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‘Gallant law officers unhappy with corrupt politicians’ – Strive Masiyiwa

Derick Matsengarwodzi    HARARE – Often, when ‘giants’ engage in corrupt battles, the noble ones usually suffer. The controversia...

Derick Matsengarwodzi 
HARARE – Often, when ‘giants’ engage in corrupt battles, the noble ones usually suffer.

The controversial departure of Econet Wireless from Lagos is a classic model. After an enquiry into the matter, one senior investigator was subsequently demoted to an ordinary policeman role for his noble role in trying to stop the rot. The sordid revelations are contained in the telecommunications mogul’s write-up series which Tinzwei has been religious following.    

The root of evil
“After we left the country, a few noble people at the company tipped off not only me but the Economic Financial Crimes Commission (EFCC) about the payment of the bribes, which had by this time risen from $9m to $13,5m.”

A team of very senior EFCC officers visited Masiyiwa in South Africa. They were solid and professional in their enquiry – it was clear to him they were eager for justice. However, when these officers returned home to Nigeria, they got into very serious trouble.

According to the Econet boss’s revelations accessed by Tinzwei, James Ibori – the Governor of Delta State knew of their intentions, resulting in the most senior officer being demoted and sent to a remote part of the country as an ordinary policeman.

However, he was quick to praise noble officers who persevere, despite the challenges they encounter in their operations.

Abolishing corruption begins with you
 “Agencies like EFCC in Nigeria sometimes have brave and gallant law enforcement officers. 

Unfortunately, as I observed, they’re often let down by their political bosses, and sometimes even by the courts. This can change if activism from the citizenry emerges to support their work.

We should not only support official efforts to stop corruption but also help these agencies and organisations in their investigations. If you have relevant information about illegal activities, passing it on could make all the difference between impunity and imprisonment.”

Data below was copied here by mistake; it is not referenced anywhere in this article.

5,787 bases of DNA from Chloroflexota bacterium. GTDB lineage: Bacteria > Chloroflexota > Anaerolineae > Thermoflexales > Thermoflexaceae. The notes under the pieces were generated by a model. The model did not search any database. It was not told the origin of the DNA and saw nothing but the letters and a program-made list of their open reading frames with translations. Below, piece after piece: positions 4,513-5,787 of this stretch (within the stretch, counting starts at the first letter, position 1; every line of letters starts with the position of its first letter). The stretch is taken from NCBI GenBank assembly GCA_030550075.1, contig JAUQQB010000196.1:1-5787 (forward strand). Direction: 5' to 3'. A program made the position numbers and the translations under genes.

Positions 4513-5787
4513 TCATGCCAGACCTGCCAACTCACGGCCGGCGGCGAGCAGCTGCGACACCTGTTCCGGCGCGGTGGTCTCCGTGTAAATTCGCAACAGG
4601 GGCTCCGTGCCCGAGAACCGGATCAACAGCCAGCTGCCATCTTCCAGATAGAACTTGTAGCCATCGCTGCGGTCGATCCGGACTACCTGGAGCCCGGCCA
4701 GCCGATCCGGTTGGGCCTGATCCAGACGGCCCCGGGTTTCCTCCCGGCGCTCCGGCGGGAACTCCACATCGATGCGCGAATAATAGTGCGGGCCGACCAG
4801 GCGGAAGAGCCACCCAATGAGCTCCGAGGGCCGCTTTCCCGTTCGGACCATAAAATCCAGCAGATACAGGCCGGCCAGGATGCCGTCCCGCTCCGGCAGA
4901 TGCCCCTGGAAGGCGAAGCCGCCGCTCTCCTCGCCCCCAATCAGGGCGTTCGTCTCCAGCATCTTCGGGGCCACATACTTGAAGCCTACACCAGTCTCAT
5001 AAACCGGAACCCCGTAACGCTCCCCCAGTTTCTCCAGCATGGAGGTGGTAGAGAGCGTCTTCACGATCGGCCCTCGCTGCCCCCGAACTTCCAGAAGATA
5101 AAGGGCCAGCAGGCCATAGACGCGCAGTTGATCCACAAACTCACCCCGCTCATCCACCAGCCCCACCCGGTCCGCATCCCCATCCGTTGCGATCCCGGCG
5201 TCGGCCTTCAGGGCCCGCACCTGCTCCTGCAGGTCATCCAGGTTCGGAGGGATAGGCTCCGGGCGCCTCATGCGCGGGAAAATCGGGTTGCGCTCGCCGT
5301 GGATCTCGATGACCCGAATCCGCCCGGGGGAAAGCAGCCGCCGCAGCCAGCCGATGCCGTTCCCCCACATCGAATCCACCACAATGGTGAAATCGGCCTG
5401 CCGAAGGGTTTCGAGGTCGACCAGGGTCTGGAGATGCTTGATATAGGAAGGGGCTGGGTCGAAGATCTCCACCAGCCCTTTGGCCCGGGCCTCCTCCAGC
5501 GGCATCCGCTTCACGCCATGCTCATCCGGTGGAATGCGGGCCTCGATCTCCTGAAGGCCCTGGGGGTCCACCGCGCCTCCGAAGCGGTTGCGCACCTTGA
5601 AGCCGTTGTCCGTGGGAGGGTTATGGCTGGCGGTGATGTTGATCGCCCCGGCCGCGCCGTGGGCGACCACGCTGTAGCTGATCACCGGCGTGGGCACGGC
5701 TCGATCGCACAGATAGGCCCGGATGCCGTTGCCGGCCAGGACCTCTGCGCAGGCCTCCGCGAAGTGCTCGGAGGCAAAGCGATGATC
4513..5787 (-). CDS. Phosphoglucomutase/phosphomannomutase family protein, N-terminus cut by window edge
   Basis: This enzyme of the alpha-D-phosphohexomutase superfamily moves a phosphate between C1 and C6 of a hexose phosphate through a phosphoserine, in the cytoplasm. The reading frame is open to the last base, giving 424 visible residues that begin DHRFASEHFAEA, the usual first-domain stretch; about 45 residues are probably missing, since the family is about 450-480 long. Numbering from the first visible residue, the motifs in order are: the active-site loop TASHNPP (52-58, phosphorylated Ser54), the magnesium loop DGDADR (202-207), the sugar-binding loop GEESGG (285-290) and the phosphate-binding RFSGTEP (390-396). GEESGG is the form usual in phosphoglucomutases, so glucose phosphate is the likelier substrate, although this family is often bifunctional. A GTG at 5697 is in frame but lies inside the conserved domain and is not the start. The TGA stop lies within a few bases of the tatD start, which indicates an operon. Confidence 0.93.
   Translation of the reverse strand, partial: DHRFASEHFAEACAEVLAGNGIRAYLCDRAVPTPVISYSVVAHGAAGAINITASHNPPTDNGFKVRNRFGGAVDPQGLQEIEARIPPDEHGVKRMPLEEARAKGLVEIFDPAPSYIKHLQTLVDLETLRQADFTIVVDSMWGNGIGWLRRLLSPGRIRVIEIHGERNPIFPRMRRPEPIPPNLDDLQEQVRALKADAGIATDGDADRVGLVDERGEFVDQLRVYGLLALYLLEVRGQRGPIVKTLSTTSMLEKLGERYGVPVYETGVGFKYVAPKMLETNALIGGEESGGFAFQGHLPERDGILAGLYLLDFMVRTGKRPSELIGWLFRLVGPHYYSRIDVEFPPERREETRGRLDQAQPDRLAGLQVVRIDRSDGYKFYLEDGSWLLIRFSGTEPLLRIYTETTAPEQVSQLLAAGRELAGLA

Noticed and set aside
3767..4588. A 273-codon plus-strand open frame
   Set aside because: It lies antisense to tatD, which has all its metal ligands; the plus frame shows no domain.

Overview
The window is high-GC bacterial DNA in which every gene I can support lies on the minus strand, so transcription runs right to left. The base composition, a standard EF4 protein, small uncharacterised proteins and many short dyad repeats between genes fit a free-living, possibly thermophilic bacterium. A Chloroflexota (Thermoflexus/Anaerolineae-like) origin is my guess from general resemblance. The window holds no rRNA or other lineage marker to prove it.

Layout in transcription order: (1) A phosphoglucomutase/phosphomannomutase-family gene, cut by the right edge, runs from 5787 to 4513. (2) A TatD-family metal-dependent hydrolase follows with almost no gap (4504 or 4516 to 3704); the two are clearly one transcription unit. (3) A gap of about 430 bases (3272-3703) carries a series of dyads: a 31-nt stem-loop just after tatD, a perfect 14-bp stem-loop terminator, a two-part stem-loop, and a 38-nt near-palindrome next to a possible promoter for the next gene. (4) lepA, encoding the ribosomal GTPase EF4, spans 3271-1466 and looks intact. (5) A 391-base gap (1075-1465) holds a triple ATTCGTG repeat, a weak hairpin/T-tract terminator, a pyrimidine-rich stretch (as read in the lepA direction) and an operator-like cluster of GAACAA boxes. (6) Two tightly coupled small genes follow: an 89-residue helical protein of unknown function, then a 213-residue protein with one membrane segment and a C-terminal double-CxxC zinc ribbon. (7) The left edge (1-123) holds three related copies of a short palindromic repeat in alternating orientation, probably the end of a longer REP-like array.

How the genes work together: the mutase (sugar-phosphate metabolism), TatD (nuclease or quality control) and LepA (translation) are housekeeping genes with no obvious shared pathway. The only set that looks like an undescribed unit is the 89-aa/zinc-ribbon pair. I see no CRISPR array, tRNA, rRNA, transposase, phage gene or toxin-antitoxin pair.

He explains how he sought for justice.

“In my letter to the US Justice Department, I detailed the full history of the demands for bribes. I had dates, times and records. I then reminded them that since the big international operator had a listing on the New York Stock Exchange, they were duty-bound to launch an enquiry.

The United States government has a law called the Foreign Corrupt Practices Act – so as United Kingdom, called the British Anti-Bribery Act. Whatever you do, make sure you never break those laws because they may use them against you.” 

In pursuit of justice
Soon after, events began to unfold.

“A few weeks later, US officials wrote back advising me that an enquiry had been launched. They contacted the international company seeking answers to my allegations. My contacts at the company called saying: “All hell has broken loose.”

The parent company of the South African-based multinational sent external auditors and lawyers from London to Nigeria. They immediately dismissed all the senior executives in Nigeria, after admitting even to both the US Justice Department and the EFCC that the ‘illegal’ money had been paid out.”

Sadly, Econet could not return to Lagos.

“Meanwhile, the departure of the other mobile operator did not mean we could return to Nigeria. The shareholders found another operator – and sold the control of the company even though Econet Wireless Nigeria had the “right of first refusal” over any sale.”

Regardless of all this, Masiyiwa was willing to pursue justice.

“Shareholders simply ignored that provision in our agreement. This was illegal, both according to our shareholders agreement and Nigerian Company Law. It was left for us to take up the fight in another forum – the Nigerian courts.” – Tinzwei

• This text cannot be reproduced without prior consultation with the author. Derick Matsengarwodzi is a communication consultant, author – and founder of The Aloe Media. Let’s interact on: Facebook or Follow me on: or

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